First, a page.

I read the Sept. 18 story “WSU receives trove of images of internment: Photos from Heart Mountain contribute clarity to U.S. history.” I was born in 1922 in Chicago. I enlisted in the U.S. Coast Guard on June 1, 1941. I was in the Coast Guard station in Kenosha, Wis., when the Japanese secretly bombed Pearl Harbor. With more than 100,000 Japanese people living along our West Coast shore, our president had to make a quick and hard decision regarding the movement of all these people. My complaint is that the media label this action as a “shameful” episode of World War II.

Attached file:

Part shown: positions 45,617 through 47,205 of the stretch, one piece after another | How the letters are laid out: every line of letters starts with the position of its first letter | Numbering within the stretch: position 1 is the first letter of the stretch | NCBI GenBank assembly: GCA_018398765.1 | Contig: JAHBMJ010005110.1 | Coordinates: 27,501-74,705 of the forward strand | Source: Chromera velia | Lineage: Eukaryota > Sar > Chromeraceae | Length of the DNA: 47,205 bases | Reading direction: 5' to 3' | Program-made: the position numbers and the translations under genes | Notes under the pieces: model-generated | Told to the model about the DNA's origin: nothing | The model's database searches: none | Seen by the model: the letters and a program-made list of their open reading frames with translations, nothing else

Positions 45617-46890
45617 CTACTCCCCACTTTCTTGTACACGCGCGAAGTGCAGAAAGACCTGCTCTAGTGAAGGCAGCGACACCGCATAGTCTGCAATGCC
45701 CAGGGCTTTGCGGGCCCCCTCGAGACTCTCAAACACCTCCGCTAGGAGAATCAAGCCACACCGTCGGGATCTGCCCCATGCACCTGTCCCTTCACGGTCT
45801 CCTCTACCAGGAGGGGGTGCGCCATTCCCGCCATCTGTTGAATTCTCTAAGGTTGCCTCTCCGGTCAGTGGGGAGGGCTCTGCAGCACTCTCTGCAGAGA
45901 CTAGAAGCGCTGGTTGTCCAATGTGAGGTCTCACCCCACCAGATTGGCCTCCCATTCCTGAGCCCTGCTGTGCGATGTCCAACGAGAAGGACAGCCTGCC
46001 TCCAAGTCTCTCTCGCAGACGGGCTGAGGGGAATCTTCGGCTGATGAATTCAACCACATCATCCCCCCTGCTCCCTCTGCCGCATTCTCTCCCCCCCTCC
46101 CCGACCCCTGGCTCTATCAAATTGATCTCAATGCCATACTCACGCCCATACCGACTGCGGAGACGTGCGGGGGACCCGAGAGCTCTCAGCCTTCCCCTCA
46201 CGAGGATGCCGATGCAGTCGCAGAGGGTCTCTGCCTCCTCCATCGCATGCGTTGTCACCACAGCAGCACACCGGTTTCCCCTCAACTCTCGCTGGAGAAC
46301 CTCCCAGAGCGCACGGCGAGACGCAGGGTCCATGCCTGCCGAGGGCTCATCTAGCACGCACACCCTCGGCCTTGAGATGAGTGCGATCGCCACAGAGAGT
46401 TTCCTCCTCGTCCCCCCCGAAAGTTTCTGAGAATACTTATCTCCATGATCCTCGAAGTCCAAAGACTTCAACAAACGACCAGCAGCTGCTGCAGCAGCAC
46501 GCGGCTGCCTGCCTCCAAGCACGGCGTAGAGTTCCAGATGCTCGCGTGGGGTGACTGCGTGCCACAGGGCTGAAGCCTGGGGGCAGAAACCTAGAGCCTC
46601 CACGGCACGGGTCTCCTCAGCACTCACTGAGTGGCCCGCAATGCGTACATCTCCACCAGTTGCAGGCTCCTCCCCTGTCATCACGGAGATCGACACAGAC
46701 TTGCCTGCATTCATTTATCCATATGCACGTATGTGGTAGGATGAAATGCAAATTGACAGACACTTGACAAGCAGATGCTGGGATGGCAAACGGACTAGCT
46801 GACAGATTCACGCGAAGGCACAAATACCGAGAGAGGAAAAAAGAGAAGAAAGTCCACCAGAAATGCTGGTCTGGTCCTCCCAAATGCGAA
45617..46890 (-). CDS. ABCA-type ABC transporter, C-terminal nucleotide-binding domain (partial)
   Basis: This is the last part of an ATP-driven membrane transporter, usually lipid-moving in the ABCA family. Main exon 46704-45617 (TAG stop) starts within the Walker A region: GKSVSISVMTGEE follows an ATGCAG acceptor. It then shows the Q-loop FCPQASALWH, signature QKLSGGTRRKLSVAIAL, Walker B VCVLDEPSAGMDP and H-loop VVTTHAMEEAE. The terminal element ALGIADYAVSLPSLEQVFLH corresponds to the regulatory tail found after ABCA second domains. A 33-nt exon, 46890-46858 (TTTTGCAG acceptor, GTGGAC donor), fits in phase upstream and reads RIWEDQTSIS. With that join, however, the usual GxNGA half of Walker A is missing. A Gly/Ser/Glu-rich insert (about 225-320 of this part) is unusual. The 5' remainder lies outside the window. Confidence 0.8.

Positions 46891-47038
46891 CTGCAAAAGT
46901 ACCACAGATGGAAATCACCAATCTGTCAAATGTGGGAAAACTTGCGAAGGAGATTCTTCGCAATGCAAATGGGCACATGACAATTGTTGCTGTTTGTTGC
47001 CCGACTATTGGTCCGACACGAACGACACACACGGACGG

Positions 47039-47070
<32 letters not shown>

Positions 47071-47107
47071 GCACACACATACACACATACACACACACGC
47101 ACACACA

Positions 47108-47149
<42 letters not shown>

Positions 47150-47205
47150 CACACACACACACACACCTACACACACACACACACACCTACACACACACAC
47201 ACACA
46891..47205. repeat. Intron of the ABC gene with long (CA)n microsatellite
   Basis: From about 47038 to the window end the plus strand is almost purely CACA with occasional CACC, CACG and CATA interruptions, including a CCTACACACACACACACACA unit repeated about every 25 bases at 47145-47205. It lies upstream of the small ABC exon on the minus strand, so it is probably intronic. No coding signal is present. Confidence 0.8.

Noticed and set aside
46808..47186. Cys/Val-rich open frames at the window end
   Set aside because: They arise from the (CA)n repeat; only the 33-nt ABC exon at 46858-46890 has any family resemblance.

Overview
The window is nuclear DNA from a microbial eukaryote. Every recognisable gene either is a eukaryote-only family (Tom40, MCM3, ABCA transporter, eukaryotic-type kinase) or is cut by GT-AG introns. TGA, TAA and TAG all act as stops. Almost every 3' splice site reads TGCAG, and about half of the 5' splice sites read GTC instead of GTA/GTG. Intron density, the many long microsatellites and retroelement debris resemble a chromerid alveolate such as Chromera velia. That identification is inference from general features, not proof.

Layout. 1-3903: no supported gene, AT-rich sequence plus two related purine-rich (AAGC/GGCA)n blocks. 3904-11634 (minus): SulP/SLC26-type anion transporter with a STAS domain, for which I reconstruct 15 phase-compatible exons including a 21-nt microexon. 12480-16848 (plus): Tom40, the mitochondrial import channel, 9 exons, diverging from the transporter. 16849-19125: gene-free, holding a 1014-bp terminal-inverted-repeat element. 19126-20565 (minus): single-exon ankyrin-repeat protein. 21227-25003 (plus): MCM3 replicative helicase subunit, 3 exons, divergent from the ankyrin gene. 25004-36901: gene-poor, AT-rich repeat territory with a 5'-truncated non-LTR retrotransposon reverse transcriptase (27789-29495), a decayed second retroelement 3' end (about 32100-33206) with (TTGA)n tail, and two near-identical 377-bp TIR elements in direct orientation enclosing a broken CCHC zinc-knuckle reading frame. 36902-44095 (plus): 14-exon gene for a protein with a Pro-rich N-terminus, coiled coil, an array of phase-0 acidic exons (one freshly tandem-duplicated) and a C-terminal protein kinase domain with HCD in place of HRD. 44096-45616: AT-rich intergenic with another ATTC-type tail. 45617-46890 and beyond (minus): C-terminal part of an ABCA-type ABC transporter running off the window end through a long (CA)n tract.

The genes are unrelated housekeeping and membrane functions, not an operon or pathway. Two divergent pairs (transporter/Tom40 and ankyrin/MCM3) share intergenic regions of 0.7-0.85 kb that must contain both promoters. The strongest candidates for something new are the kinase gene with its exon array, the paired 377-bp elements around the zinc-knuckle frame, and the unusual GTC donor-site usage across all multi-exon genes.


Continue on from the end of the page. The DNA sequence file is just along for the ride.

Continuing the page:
Within days of the attack, I and five other seamen were sent to Gary, Ind., to guard the power house of a big steel mill. I won’t get into all my sea duty. But, after the war, this story speaks highly of what many of these displaced people ended up doing — and most did pretty good.
Warren S. Webster